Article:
Rookfield: Gordon B. White
Reviewed By Steve Stred
I’ve found this year that people are either totally fine reading books that feature/mention/discuss Covid-19, while others want to stay far away from it, preferring to enjoy some escape from reality and just diving into a world where people don’t need to wear masks or worry about a runny nose.
Gordon B. White took a different route and, at least I think, walked that very thin line between writing a book directly about Covid-19 while writing a book that you could argue is a fictional ‘pandemic’ within its pages.
The book also takes a unique look at a separated couple and their child and is told from the perspective of the parent who would, in most instances, be considered the ‘bad’ parent. It was a lofty idea and White does a great job of tackling it and making us feel empathy when we really shouldn’t or, more accurately, really wouldn’t if this was people we knew.
What I liked: ‘Rookfield’ follows Cabot, a well-off dbag who doesn’t fully believe there’s a pandemic and isn’t one who wants to wear a mask or follow society rules regarding distancing. When he receives a voicemail from his young son, Porter, asking him to come get him, he decides to go, but much to his chagrin, his ex-wife has taken Porter out to her relative’s place in Rookfield, a small town in the middle of nowhere.
At first, White gives us a sense that Cabot has been wronged, and that he should go out and get his son. But it’s through little hints and tip-offs that let us see the ‘why’ behind her taking Porter. Once he gets on the road and has some interactions with people, you also see his entitlement and his ridicule of people. In one telling moment, once in Rookfield, he is giving a ride to someone wearing a mask. The masks that the people in the town wear resemble that of a plague mask, but avian in nature. Cabot tries to tell this individual it’s a plague mask. No, the character replies, it’s a mask after the Rook, the bird the town is named after. To this point, Cabot scoffs and tells the character that it is in fact a plague mask and that the people were just too stupid and called it Rookfield, forgetting the ‘B’ at the start. This seemingly innocent exchange comes full circle later on and it is a pitch-perfect foreshadow that had me smiling when Cabot realized what he’d missed.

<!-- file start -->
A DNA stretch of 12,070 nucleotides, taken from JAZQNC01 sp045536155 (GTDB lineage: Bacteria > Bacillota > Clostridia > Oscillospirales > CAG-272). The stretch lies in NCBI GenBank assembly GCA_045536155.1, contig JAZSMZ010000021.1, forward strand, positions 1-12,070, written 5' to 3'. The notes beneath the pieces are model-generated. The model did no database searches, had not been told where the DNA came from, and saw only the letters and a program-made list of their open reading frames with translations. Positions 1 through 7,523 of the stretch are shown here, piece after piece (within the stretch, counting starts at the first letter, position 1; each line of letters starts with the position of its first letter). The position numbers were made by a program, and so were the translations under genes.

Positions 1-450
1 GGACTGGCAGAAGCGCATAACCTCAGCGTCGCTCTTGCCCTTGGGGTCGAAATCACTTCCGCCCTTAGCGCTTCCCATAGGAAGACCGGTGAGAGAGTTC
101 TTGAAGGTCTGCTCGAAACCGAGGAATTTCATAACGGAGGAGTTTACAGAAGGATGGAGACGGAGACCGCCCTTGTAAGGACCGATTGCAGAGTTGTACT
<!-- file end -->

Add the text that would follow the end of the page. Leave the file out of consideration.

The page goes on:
White, as mentioned, did a fantastic job of creating a book that tackles Covid-19 head-on, while also creating a book that doesn’t specifically mention the current pandemic once. Well done.
What I didn’t like: Honestly, I felt like we had a lot of hurry up and wait. We knew full well that something insane and crazy was going to happen, but we got to see Cabot be a dbag over and over and how he should’ve just left, like his lawyer told him, and returned with the proper paperwork and authorities.
Why you should buy this: White has created a fantastic entry in the world of ‘small town folklore’ horror and this book zips along. Tension filled and creepy as all heck, this book was a joy to read and see just what the hidden bonkers moments were.
When Cabot Howard’s ex-wife, Leana, flees the pandemic with their son Porter to the backwoods town of Rookfield, Cabot sets off after them. Once he arrives, however, he finds Leana is in hiding, her family won’t hand Porter over, and the townsfolk are deadly serious about always wearing masks. The town’s children dress like little plague doctors and the adults are hellbent on getting Cabot out by nightfall.
Despite being alone and under attack, Cabot won’t leave without his son. Nothing-not ex-in-laws, not the sheriff, not even whatever monstrosity might be lurking in the woods just behind the barn-will stop Cabot from getting them out of … Rookfield.
Steve Stred writes dark, bleak fiction.
Steve is the author of a number of novels, novellas and collections.
He is proud to work with the Ladies of Horror Fiction to facilitate the Annual LOHF Writers Grant.
Steve has appeared alongside some of Horror’s heaviest hitters (Tim Lebbon, Gemma Amor, Adrian J. Walker, Ramsey Campbell) in some fantastic anthologies.
He is an active member of the HWA.
He is based in Edmonton, AB, Canada and lives with his wife and son.
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